Streaming ETL (Extract, Transform, Load) is the processing and movement of real-time data from one place to another. ETL is short for the database functions extract, transform, and load.
How Does Traditional ETL Work?
First, a little background on traditional ETL:
Extract refers to collecting data from some data source. These data sources could be legacy business systems, traditional databases, IoT devices, sensor data, APIs, and so on.
Transform refers to any processes performed on that data. Once data has been extracted from the data source, the transform process converts the data into a format that can be used by different applications. During this process, the data may be cleansed and prepared for use in your business systems or processes.
Load refers to sending the processed data to a destination, such as a database. In streaming ETL, this entire process occurs against streaming data in real time in a stream processing platform.
In some streaming technology circles, the originating system is called a source, and the destination is called a sink.
Batch ETL vs. Streaming ETL
In traditional data environments, ETL software extracted batches of data from a source system usually based on a schedule, transformed that data, then loaded it to a repository such as a data warehouse or database. This is the “batch ETL” model. However, many modern business environments cannot wait hours or days for applications to handle batches of data. They must respond to new data in real time as the data is generated.
One example of the use of streaming ETL is in a “360-degree customer view” use case, especially one that enhances real-time interactions between the business and the customer. In such a scenario, a customer might be using the business’ services (such as a cell phone or a streaming video service) and also searching on their website for support. All these interactions are sent in a streaming manner for the ETL engine to process and transform into an analyzable format. Often, the ETL processing will help to reveal insights about the customer that would otherwise not be obvious from the raw interaction data alone. For example, the interactions might suggest that the customer is comparison shopping and might be ready to churn. Should the customer call in for help, the call agent has immediate access to up-to-date information on what the customer was trying to do, and the agent can not only provide effective assistance but can also offer additional up-sell/cross-sell products and services that can benefit the customer.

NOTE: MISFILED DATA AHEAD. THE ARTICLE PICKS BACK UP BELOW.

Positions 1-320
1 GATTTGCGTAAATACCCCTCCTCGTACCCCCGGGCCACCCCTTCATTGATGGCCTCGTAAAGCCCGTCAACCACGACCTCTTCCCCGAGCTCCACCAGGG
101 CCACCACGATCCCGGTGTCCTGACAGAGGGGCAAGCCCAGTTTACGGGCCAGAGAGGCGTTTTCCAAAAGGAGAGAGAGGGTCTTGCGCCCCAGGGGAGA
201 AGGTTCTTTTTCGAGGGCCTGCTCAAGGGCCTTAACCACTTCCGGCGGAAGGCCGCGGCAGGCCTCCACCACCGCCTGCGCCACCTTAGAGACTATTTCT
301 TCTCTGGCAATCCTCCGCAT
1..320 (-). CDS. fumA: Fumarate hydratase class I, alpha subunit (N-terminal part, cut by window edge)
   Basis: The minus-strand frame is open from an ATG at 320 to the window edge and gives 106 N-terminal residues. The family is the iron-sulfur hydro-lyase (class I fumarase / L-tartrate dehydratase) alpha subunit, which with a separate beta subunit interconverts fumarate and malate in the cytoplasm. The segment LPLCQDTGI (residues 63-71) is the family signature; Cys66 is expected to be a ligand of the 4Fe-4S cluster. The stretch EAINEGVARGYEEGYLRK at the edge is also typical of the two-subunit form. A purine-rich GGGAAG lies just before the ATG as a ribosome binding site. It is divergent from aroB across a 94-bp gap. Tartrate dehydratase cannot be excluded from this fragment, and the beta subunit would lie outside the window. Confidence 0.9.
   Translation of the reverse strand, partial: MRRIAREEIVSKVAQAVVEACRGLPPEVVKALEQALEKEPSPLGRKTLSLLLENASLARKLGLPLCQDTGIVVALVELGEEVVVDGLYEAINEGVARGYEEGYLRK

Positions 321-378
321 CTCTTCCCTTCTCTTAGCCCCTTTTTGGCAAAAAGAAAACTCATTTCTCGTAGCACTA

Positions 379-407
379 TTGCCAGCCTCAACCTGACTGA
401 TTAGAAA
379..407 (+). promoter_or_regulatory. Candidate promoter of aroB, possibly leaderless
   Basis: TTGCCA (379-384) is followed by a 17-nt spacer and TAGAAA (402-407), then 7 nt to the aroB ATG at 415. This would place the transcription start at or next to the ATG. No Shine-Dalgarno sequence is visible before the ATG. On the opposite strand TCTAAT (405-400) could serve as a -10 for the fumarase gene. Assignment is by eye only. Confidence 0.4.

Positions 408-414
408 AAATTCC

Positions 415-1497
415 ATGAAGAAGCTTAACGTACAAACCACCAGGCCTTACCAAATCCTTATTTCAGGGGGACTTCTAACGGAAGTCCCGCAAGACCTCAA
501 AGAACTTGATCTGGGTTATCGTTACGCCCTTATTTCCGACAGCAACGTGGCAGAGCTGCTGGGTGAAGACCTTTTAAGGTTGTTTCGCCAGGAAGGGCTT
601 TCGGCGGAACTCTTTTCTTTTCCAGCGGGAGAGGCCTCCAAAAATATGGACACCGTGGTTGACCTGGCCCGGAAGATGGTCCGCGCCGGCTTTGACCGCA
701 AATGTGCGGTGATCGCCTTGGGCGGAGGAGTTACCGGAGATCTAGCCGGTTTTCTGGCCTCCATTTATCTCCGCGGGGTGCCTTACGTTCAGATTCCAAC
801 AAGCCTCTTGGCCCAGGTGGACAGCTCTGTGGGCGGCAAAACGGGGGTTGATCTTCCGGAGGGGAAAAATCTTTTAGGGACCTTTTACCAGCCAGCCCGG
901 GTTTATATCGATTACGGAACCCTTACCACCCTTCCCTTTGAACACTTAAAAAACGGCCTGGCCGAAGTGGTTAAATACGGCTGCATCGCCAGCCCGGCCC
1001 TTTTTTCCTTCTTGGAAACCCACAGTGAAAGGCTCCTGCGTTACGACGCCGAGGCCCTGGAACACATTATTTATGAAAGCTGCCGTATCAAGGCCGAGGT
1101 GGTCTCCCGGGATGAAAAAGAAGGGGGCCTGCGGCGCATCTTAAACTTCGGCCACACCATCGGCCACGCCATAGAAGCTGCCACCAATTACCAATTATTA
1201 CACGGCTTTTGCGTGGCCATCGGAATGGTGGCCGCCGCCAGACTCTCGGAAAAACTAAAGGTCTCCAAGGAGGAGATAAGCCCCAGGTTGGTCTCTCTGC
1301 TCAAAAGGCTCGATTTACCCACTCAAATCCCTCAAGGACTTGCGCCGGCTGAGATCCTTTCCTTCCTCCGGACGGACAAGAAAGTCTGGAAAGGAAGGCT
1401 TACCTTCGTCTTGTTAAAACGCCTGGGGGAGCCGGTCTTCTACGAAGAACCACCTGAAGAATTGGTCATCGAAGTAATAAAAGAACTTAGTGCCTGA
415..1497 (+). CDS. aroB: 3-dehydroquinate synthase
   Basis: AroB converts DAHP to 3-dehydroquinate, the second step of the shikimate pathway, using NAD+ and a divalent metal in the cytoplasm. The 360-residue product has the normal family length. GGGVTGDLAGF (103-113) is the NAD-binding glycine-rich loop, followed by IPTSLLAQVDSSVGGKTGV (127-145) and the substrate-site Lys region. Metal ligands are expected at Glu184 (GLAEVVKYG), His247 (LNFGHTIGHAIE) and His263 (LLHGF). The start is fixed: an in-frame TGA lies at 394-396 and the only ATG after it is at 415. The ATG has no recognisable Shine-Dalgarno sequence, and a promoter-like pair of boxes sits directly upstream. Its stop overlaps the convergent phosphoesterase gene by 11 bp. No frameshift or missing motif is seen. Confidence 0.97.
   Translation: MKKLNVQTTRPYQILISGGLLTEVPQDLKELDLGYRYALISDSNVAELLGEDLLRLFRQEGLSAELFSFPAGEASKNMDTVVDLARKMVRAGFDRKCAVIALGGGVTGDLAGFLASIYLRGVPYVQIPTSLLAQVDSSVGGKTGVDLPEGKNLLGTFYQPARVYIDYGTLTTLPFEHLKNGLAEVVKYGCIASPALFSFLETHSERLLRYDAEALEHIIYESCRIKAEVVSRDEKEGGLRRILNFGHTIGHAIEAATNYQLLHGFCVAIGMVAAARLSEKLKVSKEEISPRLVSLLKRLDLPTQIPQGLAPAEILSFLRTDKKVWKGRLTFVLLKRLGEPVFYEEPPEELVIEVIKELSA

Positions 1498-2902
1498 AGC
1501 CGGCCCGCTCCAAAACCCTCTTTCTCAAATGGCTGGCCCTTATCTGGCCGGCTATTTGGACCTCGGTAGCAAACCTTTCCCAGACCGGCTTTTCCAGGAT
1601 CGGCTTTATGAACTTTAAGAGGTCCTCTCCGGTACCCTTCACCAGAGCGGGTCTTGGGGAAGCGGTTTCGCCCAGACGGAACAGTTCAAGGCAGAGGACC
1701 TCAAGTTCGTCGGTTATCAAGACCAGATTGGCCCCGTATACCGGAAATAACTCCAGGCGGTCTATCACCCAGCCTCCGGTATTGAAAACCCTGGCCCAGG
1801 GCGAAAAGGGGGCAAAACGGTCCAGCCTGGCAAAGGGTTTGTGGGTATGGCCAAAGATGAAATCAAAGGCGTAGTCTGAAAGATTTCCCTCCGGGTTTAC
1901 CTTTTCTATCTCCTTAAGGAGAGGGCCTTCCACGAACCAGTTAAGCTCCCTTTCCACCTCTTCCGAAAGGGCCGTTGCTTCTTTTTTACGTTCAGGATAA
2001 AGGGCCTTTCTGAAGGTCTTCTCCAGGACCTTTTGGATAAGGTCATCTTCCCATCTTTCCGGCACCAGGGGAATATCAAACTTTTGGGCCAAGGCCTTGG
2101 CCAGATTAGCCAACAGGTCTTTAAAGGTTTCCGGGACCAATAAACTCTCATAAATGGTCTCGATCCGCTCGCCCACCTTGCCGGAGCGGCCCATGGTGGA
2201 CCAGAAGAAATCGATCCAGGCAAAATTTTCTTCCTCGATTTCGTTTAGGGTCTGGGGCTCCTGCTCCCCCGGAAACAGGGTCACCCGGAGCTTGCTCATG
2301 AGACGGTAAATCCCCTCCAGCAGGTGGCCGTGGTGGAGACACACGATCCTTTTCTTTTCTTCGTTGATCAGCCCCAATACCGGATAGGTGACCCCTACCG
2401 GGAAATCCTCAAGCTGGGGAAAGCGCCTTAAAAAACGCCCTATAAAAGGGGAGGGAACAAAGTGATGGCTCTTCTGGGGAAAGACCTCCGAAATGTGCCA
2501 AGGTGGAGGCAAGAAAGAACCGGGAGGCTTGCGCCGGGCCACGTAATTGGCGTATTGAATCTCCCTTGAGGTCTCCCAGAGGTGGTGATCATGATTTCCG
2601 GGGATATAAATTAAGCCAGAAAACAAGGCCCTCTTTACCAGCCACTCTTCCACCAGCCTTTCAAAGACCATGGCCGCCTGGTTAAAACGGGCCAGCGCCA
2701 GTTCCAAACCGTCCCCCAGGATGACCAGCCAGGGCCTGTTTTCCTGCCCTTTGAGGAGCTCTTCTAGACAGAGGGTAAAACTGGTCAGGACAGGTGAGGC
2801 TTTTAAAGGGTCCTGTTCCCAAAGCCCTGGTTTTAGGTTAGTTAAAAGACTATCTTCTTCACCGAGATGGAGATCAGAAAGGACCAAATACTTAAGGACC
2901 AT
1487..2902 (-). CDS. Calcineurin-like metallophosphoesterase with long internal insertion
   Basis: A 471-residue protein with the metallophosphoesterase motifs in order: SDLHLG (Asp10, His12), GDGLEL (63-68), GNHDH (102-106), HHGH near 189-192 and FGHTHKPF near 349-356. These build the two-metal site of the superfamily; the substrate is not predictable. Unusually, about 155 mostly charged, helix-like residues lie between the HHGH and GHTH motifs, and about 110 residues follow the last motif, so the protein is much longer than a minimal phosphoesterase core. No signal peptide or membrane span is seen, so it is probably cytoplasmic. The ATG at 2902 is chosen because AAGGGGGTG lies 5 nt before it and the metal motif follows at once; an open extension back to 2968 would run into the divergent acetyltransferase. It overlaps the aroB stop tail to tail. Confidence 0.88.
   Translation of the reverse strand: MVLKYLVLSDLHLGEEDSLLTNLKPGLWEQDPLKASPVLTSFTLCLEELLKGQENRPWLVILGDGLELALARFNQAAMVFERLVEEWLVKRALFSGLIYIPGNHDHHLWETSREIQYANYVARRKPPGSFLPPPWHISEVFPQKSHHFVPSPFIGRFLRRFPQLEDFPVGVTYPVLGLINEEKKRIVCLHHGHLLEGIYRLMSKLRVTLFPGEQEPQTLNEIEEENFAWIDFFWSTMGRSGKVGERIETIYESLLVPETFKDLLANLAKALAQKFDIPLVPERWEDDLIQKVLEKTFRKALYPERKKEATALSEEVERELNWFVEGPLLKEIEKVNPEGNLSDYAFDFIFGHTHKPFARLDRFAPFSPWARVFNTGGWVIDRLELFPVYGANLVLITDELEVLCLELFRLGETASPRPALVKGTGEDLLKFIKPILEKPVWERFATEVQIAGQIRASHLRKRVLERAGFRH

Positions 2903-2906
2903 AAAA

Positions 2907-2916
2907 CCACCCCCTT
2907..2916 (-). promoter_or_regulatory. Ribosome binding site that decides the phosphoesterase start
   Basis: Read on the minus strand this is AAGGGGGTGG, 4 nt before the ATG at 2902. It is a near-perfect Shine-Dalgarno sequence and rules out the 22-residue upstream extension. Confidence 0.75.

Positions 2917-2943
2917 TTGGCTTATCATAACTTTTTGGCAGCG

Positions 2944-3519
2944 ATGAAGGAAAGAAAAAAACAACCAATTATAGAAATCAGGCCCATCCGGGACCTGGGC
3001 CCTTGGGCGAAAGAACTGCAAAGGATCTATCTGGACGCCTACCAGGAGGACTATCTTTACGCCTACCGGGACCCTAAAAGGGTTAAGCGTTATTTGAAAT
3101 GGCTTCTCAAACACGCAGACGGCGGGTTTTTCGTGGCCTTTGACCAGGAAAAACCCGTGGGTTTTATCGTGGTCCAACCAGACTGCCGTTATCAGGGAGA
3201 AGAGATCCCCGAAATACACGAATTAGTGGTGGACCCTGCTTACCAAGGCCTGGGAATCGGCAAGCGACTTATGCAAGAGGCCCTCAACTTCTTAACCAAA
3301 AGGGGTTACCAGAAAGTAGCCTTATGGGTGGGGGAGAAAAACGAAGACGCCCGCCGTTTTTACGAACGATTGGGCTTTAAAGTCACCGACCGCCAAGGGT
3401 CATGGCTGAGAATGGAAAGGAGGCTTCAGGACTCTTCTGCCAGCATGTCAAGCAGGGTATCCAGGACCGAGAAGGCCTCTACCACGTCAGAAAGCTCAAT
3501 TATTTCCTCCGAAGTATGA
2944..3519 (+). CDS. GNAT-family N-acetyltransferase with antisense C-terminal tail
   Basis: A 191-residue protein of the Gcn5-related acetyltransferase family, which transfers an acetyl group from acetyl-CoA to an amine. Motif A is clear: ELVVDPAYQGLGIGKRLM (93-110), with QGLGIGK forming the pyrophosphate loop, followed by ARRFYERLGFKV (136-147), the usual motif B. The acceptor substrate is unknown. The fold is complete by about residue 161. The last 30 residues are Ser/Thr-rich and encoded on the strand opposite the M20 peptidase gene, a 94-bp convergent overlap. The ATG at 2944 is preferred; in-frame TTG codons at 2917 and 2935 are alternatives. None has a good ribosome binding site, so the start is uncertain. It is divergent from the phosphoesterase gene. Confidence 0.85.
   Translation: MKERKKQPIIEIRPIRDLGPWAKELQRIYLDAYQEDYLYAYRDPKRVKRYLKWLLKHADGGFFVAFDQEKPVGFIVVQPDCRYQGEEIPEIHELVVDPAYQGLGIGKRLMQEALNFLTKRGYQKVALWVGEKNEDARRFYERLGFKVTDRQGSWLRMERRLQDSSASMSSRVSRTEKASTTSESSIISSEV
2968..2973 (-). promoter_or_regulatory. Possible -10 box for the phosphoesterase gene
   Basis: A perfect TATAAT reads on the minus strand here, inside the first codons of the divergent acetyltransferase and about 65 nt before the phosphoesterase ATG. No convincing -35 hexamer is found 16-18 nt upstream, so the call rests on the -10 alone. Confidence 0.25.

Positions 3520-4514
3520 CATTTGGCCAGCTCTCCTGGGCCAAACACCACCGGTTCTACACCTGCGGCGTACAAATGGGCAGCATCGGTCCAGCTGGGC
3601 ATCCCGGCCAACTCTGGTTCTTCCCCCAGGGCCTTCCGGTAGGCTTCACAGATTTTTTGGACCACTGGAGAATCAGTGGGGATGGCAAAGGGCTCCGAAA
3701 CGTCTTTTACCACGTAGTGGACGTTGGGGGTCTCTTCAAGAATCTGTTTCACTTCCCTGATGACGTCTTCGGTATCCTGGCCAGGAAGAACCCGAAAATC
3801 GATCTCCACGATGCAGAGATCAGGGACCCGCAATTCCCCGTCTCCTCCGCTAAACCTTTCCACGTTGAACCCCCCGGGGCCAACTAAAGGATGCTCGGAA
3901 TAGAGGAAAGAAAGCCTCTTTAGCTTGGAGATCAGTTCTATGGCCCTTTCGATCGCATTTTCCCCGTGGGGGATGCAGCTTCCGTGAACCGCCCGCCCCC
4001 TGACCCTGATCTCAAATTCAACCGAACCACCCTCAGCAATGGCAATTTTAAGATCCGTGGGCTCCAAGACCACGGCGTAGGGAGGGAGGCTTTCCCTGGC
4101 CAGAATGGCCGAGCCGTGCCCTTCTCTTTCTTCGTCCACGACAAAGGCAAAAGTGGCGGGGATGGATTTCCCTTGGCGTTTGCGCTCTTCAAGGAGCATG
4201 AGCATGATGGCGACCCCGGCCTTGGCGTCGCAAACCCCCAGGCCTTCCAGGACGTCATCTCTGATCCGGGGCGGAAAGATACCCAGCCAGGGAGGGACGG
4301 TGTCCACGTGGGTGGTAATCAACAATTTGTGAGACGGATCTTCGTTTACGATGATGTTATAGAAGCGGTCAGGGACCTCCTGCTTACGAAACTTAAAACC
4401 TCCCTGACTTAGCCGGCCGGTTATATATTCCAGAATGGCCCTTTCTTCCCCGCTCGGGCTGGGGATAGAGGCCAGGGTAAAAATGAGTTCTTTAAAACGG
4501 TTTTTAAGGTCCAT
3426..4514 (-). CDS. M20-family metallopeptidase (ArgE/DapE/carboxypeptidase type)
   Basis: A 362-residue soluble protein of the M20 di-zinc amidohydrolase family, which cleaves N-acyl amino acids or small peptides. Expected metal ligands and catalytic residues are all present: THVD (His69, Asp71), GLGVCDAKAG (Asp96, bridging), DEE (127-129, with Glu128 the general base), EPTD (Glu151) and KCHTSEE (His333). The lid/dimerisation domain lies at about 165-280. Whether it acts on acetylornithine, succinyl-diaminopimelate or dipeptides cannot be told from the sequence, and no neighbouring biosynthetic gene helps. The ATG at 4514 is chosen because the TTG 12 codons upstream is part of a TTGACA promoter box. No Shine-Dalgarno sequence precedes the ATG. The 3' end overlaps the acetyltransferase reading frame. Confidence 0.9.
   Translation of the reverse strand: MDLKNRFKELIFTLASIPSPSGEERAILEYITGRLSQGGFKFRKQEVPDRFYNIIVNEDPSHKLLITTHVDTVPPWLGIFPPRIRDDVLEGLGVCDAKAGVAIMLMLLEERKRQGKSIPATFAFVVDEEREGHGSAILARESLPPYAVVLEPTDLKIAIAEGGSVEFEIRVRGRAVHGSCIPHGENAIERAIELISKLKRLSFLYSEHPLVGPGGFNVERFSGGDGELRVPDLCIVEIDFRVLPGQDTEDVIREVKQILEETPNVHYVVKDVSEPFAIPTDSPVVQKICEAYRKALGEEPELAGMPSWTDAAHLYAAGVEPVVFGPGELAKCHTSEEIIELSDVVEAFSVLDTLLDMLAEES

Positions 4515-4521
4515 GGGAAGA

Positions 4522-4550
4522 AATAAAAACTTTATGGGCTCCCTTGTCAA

A credit card fraud detection application is another simple example of streaming ETL in action. When you swipe your credit card, the transaction data is sent to, or extracted by, the fraud detection application. The application then joins the transaction data in a transform step with additional data about you and then applies fraud detection algorithms. Relevant information includes the time of your most recent transaction, whether you’ve recently purchased from this store, and how your purchase compares to others with similar buying habits. Finally, the application loads the resulting approval or denial to the credit card reader. Banks and credit card issuers reduce their fraud losses by hundreds of millions of dollars each year by leveraging streaming ETL to perform this process in realtime.
Real-time Streaming ETL Architecture